C. Create and Sustain a Participatory Environment

Case study: How engaging can a large facilitated online session be?In a blog post titled How engaging can a large facilitated online session be? I reflected on that question relative to my experience of an online conference designed and facilitated with FAO, involving over 1,000 participants in six 2-hour sessions over a  four week period. This turned out to be a steep learning curve for all of us in many respects, but the conclusion was largely very positive. My FAO clients joined me in sharing something of our experience in one of my free facilitation webinars.

I have found myself working more and more confidently with conflict in the past four years. This had been an explicit goal for myself in the previous four since my initial CPF assessment in 2008. The Ukraine PEACE Summit is an obvious and extreme example where conflict was front and centre in context and design, but many strategic planning and other processes I have facilitated in recent years have involved a more or less explicit element of conflict to be addressed. Several others have also involved conflict very directly in the context and content of the facilitation, for example working on strategic planning with Oxfam and SSCL in Lebanon in the context of the Syria crisis, with the Nansen Centre for Peace & Dialogue in Norway and with the Initiatives of Change Addressing Europe’s Unfinished Business conference at Caux, Switzerland.

Working with interpretation in multi-lingual groups in recent years has stretched my communication & listening skills and my capacity for developing rapport with groups. I have found working with consecutive interpretation in Russia and Ukraine to be less of an obstacle to understanding and rapport than working with simultaneous translation between multiple languages, such as at IofC’s Caux conferences in Switzerland.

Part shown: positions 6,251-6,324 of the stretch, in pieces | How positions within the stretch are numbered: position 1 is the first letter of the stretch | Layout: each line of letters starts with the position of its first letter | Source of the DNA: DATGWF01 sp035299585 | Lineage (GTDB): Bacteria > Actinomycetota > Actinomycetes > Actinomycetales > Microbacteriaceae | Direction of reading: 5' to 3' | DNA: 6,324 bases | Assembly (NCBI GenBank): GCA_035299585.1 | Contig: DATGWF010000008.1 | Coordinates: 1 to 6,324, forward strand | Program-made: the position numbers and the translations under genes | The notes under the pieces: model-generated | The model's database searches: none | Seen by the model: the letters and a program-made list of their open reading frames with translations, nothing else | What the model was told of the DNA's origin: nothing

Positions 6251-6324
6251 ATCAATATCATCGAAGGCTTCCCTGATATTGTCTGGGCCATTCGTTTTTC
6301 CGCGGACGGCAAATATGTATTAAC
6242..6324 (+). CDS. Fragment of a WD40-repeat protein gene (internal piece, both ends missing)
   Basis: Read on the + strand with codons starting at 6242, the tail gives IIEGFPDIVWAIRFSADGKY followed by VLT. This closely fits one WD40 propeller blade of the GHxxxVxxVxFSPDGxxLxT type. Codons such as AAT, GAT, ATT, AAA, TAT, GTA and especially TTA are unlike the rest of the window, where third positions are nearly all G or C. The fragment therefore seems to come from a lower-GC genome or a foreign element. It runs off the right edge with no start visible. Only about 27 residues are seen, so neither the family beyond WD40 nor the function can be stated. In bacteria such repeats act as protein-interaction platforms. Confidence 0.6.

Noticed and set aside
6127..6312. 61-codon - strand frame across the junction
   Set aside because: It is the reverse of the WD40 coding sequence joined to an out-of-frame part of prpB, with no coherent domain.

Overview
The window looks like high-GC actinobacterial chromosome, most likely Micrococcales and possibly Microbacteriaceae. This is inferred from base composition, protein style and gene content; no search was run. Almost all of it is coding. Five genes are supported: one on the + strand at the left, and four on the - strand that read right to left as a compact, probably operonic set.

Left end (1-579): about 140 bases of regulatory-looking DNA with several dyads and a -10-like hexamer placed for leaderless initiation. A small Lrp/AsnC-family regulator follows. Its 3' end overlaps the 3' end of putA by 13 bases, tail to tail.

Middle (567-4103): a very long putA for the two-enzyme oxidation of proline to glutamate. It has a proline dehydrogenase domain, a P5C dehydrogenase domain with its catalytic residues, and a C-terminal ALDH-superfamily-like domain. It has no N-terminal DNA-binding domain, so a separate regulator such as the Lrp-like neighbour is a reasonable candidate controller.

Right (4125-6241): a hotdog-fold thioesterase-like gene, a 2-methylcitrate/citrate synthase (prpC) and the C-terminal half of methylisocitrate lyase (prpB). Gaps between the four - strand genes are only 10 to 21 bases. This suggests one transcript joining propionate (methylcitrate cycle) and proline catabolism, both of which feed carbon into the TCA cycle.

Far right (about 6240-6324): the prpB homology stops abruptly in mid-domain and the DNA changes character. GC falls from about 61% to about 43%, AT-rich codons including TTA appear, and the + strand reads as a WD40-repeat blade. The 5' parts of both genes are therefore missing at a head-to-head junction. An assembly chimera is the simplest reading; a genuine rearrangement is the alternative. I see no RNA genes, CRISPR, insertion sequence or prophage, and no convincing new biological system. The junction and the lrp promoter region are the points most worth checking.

D. Guide Group to Appropriate and Useful Outcomes

ORIDICA’s Technology of Participation methodology continues to serve me well as the foundation of my facilitation approach, to the extent that I have blogged and presented on the ORID model of ToP in Is there a Single, Universal Principle of Facilitation?  The presentation, shared at several IAF conferences & meetups, includes examples of how I have applied ORID in session design to produce a naturally flowing, focused and productive process, often in conjunction with other methods & tools of ToP and other approaches including World Café, Open Space and twitter chats.

E. Build and Maintain Professional Knowledge

Since 2012 I have attended 14 international conferences & regional gatherings of IAF, ICA & other Associations. In 2014 I led a six-month collaborative process, online and face-to-face at IAF conferences, to develop a collective story of facilitation as IAF celebrated its 20th anniversary –  Celebrating the development of facilitation – world-wide and history long. I have tweeted for International Facilitation Week @FacWeek since its inception in 2013.

What does it take for people to align behind change?I have organised IAF England & Wales free facilitation meetups since 2015, and I have attended, hosted and facilitated at dozens of IAF E&W free facilitation meetups in London and elsewhere since 2013.  I have pursued and promoted interdisciplinary learning and collaboration among facilitation, communications and change management professionals, and between members of their Associations IAF, IABC & CMI – see What does it take for people to align behind change? and Power to the People, and the power of facilitation and communications in partnership.

Cast Study: IAF Facilitation Impact AwardI was awarded ICA Certified ToP Facilitator status in 2016 after an extensive process of reflection, documentation and assessment to evidence my ToP methods competencies in addition to core facilitation competencies. I won an IAF Facilitation Impact Award in 2015 for Our ETF, a Journey Together. I was inducted into the IAF Hall of Fame in 2014.

F. Model Positive Professional Attitude

I have practiced self-assessment and self-awareness through my blogging and through my CTF certification, as for example in Facilitation ethics and values – where do you draw a line?  In that blog post I gave examples of when I have declined opportunities to facilitate where I felt my integrity required it.

On my website and routinely in proposals I declare that “As a Certified Professional Facilitator, my clients are assured that I uphold the IAF Code of Ethics and that I demonstrate the full range of core Facilitator Competencies.”


For more on my work, and what others have to say about it, please see how I workwho I work with and recommendations & case studies – or view my profile and connect with me on LinkedIn.

You can connect with me also by joining my free facilitation webinars online, and IAF England & Wales’ free facilitation meetups in London and elsewhere.

Getting started as a facilitator, a social entrepeneur and a freelancer

This interview was conducted by iGenius as part of their Getting Started interview series, and it is republished today to mark National Freelancers Day 2014. See also My first 416 days as a freelance facilitator, published this day last year.